After Project Report

New releases and general discussions.

Post » Wed Jun 16, 2010 7:26 am

During the last half of the spring term my class at university was given the task to create a game using Construct. We were given 9 weeks and between 1-3 programmers per project.

The general experience is that Construct is entirely too filled with bugs to ever be useful in its current state. We spent more time finding work-arounds and tracking down bugs than we did actually getting any work done on our games. The bugs were so numerous that it was good we were working as a class... so most bugs only had to be tracked down once. After one group figured out a bug, the other groups could save time. Python is not as well integrated as it should be, subevents are ok... as long as you don't want to specify anything with OR or ELSE... then it has a tendency to not work.

Many features seem to have been just tossed in without much testing. Or features are half-added and half-completed. I'm well-aware that this is open source and such, but Construct is still not at the point where it is useable as anything except the roughest of game prototypes. Or as an exercise in patience and using unstable software. It does inspire creativity and problem solving though.

We were also unable to merge our files. This made groupwork very interesting. Most games today are mostly made in groups or teams. Not by individuals in their basements. As we are studying computer game programming, it is vitally important that we learn to work in groups. This meant that people had to work in separate cap files, then REDO everything in the main cap file once things were working correctly, and hope that nothing would cause bugs or conflicts. The other option was to have only one main cap file and have the other people in the group frantically looking after bugs and once a bug is found, try to figure out how to fix it without breaking anything else. The end result, at least for my group, was basically having a full-time bug finder-fixer.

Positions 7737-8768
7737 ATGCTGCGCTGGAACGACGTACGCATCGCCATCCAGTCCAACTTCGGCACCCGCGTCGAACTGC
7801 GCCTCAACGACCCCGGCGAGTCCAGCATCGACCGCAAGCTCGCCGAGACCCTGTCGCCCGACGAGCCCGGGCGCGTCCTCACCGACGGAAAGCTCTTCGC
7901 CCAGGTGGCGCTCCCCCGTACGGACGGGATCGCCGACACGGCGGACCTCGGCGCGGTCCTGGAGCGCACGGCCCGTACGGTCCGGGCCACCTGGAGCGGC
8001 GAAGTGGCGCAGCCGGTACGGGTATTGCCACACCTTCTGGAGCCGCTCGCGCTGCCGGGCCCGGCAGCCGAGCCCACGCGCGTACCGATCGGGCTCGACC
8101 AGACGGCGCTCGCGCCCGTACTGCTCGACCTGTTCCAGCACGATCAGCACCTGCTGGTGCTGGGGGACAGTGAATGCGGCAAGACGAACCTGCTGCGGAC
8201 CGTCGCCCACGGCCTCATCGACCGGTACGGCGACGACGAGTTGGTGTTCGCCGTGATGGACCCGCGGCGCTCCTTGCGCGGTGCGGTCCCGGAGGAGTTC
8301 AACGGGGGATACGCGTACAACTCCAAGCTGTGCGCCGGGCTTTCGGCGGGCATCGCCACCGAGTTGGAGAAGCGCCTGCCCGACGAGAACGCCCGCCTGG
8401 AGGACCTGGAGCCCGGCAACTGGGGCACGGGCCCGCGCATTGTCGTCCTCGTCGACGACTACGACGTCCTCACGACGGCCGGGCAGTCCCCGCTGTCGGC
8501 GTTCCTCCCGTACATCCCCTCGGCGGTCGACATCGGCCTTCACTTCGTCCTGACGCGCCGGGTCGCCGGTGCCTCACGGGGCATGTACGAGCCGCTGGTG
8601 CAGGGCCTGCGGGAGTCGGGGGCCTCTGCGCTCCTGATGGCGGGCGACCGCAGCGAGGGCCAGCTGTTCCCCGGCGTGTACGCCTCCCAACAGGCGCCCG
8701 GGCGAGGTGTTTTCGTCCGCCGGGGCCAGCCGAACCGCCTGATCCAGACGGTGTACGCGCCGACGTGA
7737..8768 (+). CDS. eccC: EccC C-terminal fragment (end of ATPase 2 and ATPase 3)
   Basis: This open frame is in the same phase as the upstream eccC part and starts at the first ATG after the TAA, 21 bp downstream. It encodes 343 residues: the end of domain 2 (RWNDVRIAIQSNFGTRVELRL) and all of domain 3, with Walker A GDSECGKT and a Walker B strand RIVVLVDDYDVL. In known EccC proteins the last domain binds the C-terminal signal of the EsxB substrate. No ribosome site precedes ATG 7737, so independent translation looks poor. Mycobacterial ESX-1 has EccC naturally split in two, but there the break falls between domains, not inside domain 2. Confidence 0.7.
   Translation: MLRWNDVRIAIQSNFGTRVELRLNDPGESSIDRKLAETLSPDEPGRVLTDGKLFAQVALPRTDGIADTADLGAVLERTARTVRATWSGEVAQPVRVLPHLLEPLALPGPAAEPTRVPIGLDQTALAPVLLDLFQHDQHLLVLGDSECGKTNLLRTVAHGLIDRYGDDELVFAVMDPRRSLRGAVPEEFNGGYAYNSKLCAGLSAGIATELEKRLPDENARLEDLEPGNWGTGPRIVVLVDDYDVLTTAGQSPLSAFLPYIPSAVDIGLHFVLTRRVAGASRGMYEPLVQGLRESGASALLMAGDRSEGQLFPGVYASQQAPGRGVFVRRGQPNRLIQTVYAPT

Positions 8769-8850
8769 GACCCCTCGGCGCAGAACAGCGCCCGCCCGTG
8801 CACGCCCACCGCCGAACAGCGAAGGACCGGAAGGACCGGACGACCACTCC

Construct (Or "Scirra Destruct... click and crash" as we were calling it by the end of the project) was chosen over other possible programs for this course because it was open source. From comments the teachers have mentioned, open source is not terribly useful when the libraries required to compile and hence fix some of the many many bugs, are not open source. As with most free software, filled with bugs was expected... but not being able to fix them was just silly.

The REALLY ugly ribbon display was also very annoying. If working on a laptop or computer with a small screen, you quickly find that you have no space left to actually build your game. The menu bars which were almost required to be up all the time due to the information, also took up a ton of space on the screen. The layout works well... IF you have a large monitor. Otherwise, rather silly!